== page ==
Now, find a comfortable place to sit, and let's talk Medicaid.
Medicaid, brought into effect by Title XIX of the Social Security Act, provides medical assistance for uninsured children, low-income population members, the disabled, and the elderly, as well as a large portion of long-term nursing home care.
Medicaid is funded by both federal and state governments and is generally in the responsibility of the Centers for Medicare and Medicaid Services (CMS). The State Children's Health Insurance Program (SCHIP) was a result of the 1997 Balanced Budget Act and implements a federal agreement to match state funds for Medicaid (given a state plan for enrollment of uninsured children).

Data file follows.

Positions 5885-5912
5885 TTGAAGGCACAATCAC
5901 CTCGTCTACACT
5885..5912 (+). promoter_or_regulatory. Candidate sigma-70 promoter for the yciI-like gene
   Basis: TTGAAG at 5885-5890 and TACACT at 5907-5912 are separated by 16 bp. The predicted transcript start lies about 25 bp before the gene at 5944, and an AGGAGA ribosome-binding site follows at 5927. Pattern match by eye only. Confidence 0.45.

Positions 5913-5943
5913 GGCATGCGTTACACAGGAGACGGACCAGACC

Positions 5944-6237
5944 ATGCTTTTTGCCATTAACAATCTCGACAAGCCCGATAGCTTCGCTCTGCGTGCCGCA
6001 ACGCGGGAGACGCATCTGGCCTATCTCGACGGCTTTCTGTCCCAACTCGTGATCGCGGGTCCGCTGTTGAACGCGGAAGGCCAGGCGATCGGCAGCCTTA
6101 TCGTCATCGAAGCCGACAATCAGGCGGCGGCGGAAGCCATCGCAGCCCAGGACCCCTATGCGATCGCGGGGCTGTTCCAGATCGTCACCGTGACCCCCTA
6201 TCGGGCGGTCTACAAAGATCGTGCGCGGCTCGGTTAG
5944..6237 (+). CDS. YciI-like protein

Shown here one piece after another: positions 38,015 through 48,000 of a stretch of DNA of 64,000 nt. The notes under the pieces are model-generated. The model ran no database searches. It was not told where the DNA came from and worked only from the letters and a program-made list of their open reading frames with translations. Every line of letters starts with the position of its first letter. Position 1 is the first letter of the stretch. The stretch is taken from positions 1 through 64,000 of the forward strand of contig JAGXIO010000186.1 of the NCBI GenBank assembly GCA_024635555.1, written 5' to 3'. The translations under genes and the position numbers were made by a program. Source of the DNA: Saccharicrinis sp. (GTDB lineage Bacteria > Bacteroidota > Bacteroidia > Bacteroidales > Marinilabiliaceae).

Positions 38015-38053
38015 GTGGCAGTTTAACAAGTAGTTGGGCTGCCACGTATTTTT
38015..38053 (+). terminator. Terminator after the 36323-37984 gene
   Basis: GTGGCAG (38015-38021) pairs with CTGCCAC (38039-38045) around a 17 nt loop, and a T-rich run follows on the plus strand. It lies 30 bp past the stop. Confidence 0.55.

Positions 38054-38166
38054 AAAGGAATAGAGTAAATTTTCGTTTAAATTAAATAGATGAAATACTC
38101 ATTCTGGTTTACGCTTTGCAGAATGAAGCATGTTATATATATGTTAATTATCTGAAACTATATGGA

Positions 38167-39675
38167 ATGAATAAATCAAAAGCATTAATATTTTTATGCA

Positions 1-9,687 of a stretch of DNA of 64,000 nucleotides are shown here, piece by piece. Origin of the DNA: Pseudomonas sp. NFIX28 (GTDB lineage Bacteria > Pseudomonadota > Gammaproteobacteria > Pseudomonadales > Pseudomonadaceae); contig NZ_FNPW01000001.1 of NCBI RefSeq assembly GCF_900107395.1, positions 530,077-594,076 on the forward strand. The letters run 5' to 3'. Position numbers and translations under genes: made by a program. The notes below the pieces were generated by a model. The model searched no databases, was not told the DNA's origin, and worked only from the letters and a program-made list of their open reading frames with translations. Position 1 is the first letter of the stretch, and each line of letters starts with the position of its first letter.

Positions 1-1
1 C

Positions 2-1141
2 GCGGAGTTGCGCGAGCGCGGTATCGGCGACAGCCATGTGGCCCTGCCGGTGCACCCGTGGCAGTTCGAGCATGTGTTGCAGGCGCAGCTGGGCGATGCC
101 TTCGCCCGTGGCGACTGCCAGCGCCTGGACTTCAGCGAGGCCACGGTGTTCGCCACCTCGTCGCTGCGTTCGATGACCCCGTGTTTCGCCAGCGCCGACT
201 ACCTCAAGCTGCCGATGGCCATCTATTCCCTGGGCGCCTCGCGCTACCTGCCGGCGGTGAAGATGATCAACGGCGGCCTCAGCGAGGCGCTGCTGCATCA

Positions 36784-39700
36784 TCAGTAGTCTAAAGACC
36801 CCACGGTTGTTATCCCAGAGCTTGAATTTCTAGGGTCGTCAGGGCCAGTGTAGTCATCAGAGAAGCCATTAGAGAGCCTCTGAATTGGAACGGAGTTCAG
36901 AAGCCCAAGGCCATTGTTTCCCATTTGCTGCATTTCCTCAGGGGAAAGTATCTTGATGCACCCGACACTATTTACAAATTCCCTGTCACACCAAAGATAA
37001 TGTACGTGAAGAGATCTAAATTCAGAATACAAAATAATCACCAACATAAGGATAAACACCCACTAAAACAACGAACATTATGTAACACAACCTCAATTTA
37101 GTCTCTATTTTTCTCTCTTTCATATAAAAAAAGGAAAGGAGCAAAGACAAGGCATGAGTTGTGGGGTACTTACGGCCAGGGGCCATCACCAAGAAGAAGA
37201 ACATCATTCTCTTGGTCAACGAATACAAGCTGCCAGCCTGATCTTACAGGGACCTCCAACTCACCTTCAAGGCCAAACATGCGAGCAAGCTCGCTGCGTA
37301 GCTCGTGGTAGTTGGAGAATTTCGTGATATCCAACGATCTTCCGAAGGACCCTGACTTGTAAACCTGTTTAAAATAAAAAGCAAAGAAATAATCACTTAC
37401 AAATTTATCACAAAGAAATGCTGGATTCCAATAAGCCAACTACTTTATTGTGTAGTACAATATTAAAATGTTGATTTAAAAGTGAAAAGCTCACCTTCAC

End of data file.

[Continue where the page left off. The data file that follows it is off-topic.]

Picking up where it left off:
The Affordable Care Act (ACA) altered how eligibility for Medicaid is determined. Income eligibility is now based on one's Modified Adjusted Gross Income (MAGI) which takes into account taxable income and tax filing relationship (married, single, etc.). Certain individuals are exempt from the MAGI income eligibility methodology: people whose eligibility is based on disability, age (65 or older), and blindness. Eligibility for these groups is usually determined by using the supplemental security income (SSI) methodology.
Eligibility for Medicaid is also dependent on non-income related criteria. Individuals must live in the state where they are receiving Medicaid and must be U.S. citizens or qualified non-citizens like permanent residents.